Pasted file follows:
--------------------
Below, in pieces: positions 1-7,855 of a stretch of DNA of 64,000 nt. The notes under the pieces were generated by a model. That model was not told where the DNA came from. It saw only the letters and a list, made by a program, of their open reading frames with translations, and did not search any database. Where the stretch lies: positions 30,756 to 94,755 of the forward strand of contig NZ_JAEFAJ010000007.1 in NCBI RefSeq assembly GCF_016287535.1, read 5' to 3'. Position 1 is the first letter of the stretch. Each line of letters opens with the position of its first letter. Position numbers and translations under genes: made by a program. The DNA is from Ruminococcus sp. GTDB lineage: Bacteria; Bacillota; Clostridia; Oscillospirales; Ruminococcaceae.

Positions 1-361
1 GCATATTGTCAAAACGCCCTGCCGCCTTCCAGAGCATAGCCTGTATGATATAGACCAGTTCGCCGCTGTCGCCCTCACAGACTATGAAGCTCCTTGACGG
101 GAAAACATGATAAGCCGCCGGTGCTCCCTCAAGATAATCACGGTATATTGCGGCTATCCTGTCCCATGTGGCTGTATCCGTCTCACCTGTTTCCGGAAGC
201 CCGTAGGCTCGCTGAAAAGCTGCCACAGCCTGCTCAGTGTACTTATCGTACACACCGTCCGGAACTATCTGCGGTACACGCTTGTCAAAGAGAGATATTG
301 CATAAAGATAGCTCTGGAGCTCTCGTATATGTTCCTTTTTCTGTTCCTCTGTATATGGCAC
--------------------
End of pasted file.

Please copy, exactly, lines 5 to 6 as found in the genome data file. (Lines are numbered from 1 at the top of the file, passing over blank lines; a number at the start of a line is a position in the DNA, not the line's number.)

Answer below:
201 CCGTAGGCTCGCTGAAAAGCTGCCACAGCCTGCTCAGTGTACTTATCGTACACACCGTCCGGAACTATCTGCGGTACACGCTTGTCAAAGAGAGATATTG
301 CATAAAGATAGCTCTGGAGCTCTCGTATATGTTCCTTTTTCTGTTCCTCTGTATATGGCAC